Although there is no direct evidence that PDGF-BB is required for phenotypic switching of vascular SMC in vivo, there is certainly circumstantial evidence for its involvement (see Repressive Pathways Implicated in SMC Phenotypic Switching in vivo). Indeed, PDGF-BB is the only factor described to date that can induce rather profound suppression of SMC marker genes (3, 10, 11, 92). The aim of this section will be to summarize studies that have examined molecular mechanisms by which PDGF-BB-induces phenotypic switching of SMC both for purposes of highlighting potential mechanisms and experimental approaches for further testing PDGF-BB involvement in vivo, as well as for defining important down stream effectors of PDGF-BB induced phenotypic switching that may also be involved in mediating responses to other growth factors or cytokines that may contribute to SMC phenotypic switching during vascular injury as well as experimental atherosclerosis. Key transcriptional repressors and pathways that will be considered include: KLF4, phosphorylated Elk-1, HERP1, FOXO4, YY1, FHL2, and several homeobox proteins. These mechanisms are not mutually exclusive, and it is likely that combinations of these factors are important in modulating SMC differentiation through both myocardin/MRTF-A/B-dependent and -independent pathways (Fig. 2).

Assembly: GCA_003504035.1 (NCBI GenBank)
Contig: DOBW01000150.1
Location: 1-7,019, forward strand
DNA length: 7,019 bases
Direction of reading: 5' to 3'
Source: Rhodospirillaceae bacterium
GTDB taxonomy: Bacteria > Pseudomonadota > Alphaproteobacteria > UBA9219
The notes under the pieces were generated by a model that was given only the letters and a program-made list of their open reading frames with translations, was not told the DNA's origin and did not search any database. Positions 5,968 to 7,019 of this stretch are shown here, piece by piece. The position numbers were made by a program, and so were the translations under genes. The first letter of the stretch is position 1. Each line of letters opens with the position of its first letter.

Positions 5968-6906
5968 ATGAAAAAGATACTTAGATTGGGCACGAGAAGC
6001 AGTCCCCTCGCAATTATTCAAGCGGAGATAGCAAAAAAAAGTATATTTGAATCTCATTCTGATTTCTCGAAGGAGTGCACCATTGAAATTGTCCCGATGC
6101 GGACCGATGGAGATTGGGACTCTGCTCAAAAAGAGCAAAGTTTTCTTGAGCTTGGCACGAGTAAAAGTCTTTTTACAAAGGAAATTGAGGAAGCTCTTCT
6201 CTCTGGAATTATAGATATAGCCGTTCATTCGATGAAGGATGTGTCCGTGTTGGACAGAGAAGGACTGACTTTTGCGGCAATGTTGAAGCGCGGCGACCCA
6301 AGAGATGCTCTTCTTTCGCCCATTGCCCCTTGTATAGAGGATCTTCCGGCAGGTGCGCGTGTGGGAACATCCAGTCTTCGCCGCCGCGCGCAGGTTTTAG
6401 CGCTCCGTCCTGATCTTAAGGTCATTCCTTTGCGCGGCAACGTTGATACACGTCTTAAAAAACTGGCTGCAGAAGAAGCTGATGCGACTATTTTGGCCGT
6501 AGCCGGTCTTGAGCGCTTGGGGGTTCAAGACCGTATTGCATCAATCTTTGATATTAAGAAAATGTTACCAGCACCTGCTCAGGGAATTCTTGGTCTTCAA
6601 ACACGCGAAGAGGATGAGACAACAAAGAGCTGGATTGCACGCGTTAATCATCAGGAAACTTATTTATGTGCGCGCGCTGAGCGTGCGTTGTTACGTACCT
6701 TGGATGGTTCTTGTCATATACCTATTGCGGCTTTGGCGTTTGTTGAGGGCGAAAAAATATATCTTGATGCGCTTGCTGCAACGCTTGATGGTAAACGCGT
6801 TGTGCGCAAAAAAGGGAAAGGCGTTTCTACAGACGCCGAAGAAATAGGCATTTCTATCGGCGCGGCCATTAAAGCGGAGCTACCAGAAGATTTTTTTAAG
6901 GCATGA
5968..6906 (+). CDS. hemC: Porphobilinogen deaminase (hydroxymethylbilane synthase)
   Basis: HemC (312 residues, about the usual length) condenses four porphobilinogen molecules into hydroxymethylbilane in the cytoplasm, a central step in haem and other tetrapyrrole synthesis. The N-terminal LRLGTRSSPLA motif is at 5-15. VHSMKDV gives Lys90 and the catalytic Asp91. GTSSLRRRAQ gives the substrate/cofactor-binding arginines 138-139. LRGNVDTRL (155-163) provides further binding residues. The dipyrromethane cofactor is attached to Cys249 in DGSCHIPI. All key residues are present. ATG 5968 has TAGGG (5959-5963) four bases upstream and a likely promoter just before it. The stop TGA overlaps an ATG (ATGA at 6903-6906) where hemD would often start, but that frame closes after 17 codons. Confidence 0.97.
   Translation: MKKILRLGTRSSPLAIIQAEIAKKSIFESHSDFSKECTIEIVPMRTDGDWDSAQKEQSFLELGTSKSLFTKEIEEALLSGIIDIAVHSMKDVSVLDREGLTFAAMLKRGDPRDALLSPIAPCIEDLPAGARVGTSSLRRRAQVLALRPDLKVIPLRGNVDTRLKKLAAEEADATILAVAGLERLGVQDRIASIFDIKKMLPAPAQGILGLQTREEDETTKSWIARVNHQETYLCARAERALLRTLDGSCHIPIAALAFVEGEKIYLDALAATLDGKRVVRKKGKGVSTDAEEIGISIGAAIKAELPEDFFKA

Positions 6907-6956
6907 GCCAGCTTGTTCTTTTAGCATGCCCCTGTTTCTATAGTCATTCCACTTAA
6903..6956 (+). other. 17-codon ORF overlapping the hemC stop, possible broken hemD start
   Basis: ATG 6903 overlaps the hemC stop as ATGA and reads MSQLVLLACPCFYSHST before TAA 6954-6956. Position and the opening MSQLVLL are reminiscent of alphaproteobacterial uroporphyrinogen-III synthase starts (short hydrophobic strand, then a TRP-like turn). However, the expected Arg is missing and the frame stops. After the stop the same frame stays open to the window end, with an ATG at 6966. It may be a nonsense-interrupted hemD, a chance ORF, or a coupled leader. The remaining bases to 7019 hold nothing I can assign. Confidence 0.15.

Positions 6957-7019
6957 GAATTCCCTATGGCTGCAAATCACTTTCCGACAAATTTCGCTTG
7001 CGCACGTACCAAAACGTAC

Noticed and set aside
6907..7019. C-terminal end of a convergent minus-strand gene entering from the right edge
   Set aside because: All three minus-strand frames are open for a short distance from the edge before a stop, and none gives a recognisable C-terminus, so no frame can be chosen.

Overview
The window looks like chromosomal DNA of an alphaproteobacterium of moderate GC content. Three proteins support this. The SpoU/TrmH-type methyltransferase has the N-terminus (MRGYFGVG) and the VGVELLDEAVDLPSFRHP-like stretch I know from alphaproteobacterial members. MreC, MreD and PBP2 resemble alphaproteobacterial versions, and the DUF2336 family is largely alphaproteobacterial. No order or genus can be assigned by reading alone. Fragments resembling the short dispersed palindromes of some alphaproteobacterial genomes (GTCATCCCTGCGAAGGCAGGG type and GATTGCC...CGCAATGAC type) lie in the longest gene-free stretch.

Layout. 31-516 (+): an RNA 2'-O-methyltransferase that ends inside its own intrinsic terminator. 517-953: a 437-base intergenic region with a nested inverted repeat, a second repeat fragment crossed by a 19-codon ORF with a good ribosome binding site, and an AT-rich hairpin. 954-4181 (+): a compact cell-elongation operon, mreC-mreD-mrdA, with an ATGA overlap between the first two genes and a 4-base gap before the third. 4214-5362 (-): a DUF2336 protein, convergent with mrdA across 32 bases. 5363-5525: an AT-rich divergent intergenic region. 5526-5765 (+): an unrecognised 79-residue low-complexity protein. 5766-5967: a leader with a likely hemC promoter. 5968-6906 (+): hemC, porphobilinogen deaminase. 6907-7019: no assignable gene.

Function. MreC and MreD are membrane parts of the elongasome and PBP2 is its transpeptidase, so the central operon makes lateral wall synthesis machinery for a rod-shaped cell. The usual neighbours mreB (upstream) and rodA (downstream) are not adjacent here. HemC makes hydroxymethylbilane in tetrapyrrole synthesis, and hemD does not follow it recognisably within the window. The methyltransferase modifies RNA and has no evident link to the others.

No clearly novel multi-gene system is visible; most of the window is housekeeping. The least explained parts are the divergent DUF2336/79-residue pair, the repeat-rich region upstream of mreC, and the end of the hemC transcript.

As summarized in PDGF-BB represses SMC gene expression through multiple complementary repressor pathways, we have previously shown that the G/C repressor element located between the 5′-CArG elements of the SM22α promoter is required for downregulation of this gene in vivo following vascular injury or experimental atherogenesis (74, 94). Moreover, we have shown that KLF4, which can bind to the G/C-repressive element, can potently repress expression of multiple SMC marker genes through a combination of effects including suppression of myocardin expression, inhibiting SRF binding to intact chromatin, and suppressing myocardin-induced gene activation (52, 61). Of interest, PDGF-BB treatment of cultured SMC is associated with marked induction of KLF4 expression in a manner similar to vascular injury in vivo. Moreover, we have shown that suppression of KLF4 expression using either siRNAs or antisense oligonucleotides markedly inhibited PDGF-BB induced repression of multiple SMC marker genes including SM α-actin, SM-MHC, and SM22α (Ref. 52 and R. A. Deaton and G. K. Owens, unpublished data). In addition, suppression of KLF4 expression in control cultures also resulted in increased SMC marker gene expression suggesting that KLF4 plays some role in suppressing SMC gene expression, even under basal condition in cultured SMC. Moreover, we demonstrated that myocardin and KLF4 exert opposing influences over SRF-CArG binding to SMC genes in cultured SMC (61). That is, myocardin overexpression increased SRF binding and H4 acetylation of histones at SMC CArG promoter regions within intact chromatin, and markedly activated SMC marker gene expression. In contrast, KLF4 had the opposite effects of decreasing SRF binding and H4 acetylation in cultured SMC. Moreover, we showed that KLF4 could completely suppress myocardin-induced activation of SM-MHC LacZ transgene in vivo (61). Finally, we presented evidence that the effects of KLF4 on chromatin structure were dependent on recruitment of HDAC2 to SMC genes, resulting in deacetylation of histone H4, chromatin compaction, and loss of myocardin/SRF binding. However, the precise mechanisms that regulate both normal and abnormal differentiation of SMC in vivo are presently very poorly understood, since conventional knockout of KLF4 (84), PDGFs and PDGF receptors (4, 44, 88, 89), which are implicated in SMC phenotypic switching, results in early embryonic or prenatal lethality. Key unsolved questions include the following. 1) Is KLF4 required for phenotypic switching of SMC in vivo? 2) Does KLF4 also contribute to alternation in CArG independent SMC marker genes and if so by what mechanisms? 3) Is KLF4 a common downstream effector of SMC phenotypic switching in response to other environmental cues or cytokines involved in vascular disease? Of interest, KLF5, which is a member of KLF family, induces embryonic type MHC (SMemb/NMHC-B) and PDGF-A genes, and the heterozygotes knockout mice of KLF5 revealed diminished levels of SMC and adventitial cell activation in response to external stress (85). Moreover, oral administration of Am80, which inhibits the activity of KLF5, significantly inhibited in-stent neointima formation in rabbit stent-placement models (17). Taken together, these results provide evidence that KLF family members play an important role in phenotypic modulation of SMC following vascular injury.